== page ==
Known throughout his career as a slider-pitcher, Jays pitching coach Bruce Walton has introduced Camp to a sinker and changeup, both of which have contributed to his ongoing success this season out of the Jays' 'pen.
He is second on the team with 23 appearances, and has given up only 22 hits and seven walks throughout his 27.1 innings. Add his 17 Ks and a 2.63 ERA on top of that, and the Jays have a pretty good seventh-inning man in their already good bullpen. Grade- B+
Janssen emerged as one of the best setup men in the AL in 2007, mostly due to BJ Ryan's Tommy John surgery, which thrust Jeremy Accardo into the closer's role. Since the marvelous season though, Janssen has had his troubles.
In 2008, he faced a torn labrum, and sat out all year. He returned in '09, only to struggle in the rotation and 'pen, and keep being bothered by nagging arm problems. He started out great this year, going 3-0 in the first week of the season out of the pen, but then everything fell apart as he had bad outing after bad outing until he was relegated to more of an emergency role in the 'pen.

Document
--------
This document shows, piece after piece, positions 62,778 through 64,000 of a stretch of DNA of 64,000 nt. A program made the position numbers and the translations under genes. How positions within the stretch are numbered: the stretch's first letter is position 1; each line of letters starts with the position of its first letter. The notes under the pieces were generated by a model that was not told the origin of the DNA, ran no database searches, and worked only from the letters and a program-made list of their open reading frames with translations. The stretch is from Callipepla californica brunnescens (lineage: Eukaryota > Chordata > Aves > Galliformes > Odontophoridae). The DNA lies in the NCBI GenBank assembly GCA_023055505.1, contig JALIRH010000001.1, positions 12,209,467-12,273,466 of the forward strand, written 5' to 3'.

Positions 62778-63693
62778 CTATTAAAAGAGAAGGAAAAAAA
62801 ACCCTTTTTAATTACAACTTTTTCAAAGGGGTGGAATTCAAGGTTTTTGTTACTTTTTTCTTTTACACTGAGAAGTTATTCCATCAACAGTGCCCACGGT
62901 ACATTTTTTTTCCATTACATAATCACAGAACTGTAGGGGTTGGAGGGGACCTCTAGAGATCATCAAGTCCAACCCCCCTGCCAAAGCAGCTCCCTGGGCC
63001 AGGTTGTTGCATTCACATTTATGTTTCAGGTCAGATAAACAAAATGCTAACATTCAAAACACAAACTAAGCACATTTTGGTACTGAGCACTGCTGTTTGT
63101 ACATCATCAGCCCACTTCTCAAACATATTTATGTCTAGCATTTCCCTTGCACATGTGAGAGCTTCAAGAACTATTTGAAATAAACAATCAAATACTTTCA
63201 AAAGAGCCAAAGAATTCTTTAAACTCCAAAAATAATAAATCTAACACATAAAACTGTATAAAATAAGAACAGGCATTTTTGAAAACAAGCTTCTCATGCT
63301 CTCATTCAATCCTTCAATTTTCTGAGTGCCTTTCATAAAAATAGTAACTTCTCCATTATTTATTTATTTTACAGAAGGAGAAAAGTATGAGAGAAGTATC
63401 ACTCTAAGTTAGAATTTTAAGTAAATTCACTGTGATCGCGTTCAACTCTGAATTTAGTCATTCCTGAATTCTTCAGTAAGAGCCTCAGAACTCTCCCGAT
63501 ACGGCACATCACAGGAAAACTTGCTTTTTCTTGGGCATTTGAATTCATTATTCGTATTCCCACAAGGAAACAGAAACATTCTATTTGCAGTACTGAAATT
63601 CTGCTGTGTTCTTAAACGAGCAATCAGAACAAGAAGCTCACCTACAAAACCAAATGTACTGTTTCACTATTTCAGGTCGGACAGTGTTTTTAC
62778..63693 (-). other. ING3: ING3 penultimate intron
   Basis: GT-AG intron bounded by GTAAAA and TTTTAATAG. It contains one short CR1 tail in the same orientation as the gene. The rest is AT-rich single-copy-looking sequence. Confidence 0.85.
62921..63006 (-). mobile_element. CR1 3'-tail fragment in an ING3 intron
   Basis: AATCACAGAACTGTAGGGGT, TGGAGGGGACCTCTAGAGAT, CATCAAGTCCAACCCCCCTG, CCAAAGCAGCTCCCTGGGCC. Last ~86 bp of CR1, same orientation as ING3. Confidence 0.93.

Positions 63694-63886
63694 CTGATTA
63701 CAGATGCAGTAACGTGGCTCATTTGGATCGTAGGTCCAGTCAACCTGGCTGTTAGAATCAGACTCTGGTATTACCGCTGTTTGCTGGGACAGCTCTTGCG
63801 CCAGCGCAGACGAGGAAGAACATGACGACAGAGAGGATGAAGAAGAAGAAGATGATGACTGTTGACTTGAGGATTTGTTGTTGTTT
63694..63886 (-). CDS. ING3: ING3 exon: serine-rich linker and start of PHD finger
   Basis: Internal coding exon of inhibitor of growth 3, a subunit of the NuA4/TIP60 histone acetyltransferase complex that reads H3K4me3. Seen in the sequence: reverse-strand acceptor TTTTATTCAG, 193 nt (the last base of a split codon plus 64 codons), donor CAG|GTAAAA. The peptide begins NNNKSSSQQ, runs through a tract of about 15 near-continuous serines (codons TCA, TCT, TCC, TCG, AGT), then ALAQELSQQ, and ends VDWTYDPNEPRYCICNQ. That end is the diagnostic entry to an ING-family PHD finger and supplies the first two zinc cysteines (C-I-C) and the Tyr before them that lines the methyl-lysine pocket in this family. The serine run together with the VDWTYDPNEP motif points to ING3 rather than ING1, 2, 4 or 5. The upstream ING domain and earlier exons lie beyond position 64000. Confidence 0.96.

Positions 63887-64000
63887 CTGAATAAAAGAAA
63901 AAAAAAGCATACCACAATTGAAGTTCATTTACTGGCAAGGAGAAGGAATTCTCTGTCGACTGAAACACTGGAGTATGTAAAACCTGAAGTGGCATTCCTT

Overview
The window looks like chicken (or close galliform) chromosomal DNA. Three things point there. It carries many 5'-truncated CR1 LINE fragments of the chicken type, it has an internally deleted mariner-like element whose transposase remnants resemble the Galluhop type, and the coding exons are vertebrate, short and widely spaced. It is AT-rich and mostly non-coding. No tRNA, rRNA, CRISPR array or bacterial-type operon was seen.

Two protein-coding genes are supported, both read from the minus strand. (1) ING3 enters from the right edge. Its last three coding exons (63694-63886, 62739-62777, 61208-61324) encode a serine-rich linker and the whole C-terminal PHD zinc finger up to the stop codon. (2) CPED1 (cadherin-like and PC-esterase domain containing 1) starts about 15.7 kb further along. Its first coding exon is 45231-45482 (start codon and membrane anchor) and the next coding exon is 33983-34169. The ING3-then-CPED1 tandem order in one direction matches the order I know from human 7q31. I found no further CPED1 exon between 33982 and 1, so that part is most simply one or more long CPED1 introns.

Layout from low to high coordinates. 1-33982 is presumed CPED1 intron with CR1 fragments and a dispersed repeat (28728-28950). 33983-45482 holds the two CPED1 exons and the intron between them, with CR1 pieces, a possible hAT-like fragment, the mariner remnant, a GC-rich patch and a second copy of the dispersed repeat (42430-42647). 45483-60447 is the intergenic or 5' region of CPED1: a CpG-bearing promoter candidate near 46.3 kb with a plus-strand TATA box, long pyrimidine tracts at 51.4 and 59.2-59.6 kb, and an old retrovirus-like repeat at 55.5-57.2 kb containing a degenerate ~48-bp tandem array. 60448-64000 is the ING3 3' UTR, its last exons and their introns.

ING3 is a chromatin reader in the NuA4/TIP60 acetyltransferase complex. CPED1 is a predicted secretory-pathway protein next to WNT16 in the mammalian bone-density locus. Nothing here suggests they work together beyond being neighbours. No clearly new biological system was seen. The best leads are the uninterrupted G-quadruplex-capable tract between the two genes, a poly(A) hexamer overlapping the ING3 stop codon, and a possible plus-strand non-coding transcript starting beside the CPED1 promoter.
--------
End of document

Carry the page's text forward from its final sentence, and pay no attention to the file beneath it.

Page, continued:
He has calmed down as of late though, and his ERA has dropped to 4.22 over 21.1 innings. In that time, he has given up 21 hits and eight walks, while striking out 18. If Janssen can return to his '07 form, then the Jays 'pen will once again be a force to be reckoned with like in years past. Grade- C+
After a career year in 2009, Frasor was handed the closer's role to start the 2010 season, needless to say, it didn't last. After blowing two of his first five chances, Frasor was moved into middle-relief, where he didn't fare much better until recently.
His ERA is now down to a better 4.35, after spending time in the range of 6.00+. He has walked 10 and given up 23 hits in only 20.2 innings, but has struck out 23. If Frasor ever hopes to regain that closer's role, then he has to get ahead in counts, and not allow the first man to reach base. Grade- C-
So folks, that is it for my review of the team thus far this year. They have been doing much more than any of us could've expected, and here's hoping they continue it for the whole season, so maybe we could see a playoff berth.
I am aware that I left Brian Tallet, Rommie Lewis, and Josh Roenicke off the list, but they simply haven't pitched enough yet to warrant consideration. Maybe at the halfway review...
Thanks for reading.